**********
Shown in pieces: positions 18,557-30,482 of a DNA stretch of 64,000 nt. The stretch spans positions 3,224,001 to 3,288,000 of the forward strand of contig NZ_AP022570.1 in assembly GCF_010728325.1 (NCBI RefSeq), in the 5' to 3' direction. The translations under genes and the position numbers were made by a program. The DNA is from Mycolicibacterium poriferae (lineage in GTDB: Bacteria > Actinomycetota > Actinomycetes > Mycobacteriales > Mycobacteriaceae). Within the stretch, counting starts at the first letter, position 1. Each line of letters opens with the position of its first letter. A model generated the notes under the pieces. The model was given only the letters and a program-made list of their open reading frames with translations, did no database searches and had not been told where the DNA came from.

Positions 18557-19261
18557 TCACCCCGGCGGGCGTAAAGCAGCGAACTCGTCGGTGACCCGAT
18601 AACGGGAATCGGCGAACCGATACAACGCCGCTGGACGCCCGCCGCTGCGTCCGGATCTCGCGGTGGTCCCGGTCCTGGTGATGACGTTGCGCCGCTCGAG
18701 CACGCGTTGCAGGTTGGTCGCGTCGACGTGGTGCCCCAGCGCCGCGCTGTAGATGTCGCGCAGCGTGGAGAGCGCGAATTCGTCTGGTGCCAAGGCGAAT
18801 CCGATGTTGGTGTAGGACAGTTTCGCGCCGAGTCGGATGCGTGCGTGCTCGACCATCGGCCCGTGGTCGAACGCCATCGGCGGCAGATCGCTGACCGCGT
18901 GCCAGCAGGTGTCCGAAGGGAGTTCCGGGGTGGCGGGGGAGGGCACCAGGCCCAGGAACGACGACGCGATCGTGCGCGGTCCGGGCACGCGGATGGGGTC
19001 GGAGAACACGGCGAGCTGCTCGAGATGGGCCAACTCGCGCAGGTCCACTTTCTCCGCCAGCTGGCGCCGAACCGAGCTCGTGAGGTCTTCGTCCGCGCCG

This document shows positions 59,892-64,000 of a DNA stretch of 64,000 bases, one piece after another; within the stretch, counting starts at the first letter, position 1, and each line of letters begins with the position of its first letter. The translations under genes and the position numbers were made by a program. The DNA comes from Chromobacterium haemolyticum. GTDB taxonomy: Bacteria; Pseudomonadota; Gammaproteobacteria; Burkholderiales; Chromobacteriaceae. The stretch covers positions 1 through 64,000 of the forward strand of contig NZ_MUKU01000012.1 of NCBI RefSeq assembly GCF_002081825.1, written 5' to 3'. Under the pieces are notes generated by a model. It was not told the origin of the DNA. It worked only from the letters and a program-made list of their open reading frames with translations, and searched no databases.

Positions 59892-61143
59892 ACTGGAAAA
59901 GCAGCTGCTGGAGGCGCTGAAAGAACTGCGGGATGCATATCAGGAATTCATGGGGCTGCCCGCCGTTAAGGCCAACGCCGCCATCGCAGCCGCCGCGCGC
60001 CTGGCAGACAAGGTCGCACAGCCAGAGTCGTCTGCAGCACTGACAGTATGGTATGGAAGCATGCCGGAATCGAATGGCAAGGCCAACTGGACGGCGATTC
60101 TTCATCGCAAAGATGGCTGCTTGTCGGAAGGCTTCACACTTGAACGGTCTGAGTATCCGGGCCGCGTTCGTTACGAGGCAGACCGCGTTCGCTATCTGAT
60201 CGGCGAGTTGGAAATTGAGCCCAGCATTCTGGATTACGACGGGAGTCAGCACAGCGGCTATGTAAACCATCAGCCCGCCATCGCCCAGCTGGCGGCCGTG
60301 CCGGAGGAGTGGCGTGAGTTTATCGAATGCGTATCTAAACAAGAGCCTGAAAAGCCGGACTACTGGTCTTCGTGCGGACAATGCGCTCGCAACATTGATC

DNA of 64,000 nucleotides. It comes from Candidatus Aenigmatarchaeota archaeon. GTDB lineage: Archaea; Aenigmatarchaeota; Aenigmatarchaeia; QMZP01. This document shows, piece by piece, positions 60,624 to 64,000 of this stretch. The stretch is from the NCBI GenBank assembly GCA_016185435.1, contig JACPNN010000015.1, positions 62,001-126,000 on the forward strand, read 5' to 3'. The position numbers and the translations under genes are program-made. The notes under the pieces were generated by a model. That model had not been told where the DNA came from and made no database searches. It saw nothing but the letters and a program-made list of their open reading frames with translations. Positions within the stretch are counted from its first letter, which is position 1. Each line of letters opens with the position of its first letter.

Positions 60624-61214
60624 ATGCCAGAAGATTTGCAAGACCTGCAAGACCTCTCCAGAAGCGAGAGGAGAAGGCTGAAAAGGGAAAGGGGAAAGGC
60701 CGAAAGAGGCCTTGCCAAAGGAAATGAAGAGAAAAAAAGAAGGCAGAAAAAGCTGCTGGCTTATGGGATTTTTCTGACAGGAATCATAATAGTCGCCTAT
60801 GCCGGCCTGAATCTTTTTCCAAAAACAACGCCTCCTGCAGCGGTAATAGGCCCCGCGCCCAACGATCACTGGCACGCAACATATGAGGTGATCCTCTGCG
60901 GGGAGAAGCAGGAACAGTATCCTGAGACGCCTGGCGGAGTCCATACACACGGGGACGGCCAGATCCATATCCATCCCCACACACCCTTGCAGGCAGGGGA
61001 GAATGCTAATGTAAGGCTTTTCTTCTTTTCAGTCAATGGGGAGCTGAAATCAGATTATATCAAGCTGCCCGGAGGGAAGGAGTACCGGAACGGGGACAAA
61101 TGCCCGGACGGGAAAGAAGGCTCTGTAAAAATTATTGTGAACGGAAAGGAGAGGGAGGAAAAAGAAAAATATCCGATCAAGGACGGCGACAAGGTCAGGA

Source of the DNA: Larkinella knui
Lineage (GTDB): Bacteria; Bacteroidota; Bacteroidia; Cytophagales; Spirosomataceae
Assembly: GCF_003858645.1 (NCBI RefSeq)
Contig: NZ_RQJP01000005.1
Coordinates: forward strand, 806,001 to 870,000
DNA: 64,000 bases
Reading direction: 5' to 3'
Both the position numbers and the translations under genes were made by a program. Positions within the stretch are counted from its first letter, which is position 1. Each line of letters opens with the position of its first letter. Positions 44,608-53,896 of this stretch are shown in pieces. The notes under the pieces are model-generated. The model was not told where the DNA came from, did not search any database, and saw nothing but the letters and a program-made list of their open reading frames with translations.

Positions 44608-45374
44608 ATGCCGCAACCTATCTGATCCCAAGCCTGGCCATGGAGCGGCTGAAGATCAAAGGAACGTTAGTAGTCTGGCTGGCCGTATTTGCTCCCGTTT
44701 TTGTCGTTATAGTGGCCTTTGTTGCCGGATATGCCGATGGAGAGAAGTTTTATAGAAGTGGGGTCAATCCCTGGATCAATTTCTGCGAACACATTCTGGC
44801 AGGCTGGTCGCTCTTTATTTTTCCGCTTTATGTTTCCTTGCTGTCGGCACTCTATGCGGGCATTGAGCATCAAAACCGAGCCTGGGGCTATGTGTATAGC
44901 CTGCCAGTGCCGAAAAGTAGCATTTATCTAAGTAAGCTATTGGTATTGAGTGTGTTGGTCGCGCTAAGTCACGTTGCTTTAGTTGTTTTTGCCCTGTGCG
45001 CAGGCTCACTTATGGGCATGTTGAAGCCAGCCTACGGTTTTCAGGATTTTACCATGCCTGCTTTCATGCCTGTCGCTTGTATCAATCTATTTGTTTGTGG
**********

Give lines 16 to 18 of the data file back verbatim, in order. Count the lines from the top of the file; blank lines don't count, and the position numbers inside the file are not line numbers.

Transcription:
60301 CCGGAGGAGTGGCGTGAGTTTATCGAATGCGTATCTAAACAAGAGCCTGAAAAGCCGGACTACTGGTCTTCGTGCGGACAATGCGCTCGCAACATTGATC

DNA of 64,000 nucleotides. It comes from Candidatus Aenigmatarchaeota archaeon. GTDB lineage: Archaea; Aenigmatarchaeota; Aenigmatarchaeia; QMZP01. This document shows, piece by piece, positions 60,624 to 64,000 of this stretch. The stretch is from the NCBI GenBank assembly GCA_016185435.1, contig JACPNN010000015.1, positions 62,001-126,000 on the forward strand, read 5' to 3'. The position numbers and the translations under genes are program-made. The notes under the pieces were generated by a model. That model had not been told where the DNA came from and made no database searches. It saw nothing but the letters and a program-made list of their open reading frames with translations. Positions within the stretch are counted from its first letter, which is position 1. Each line of letters opens with the position of its first letter.

Positions 60624-61214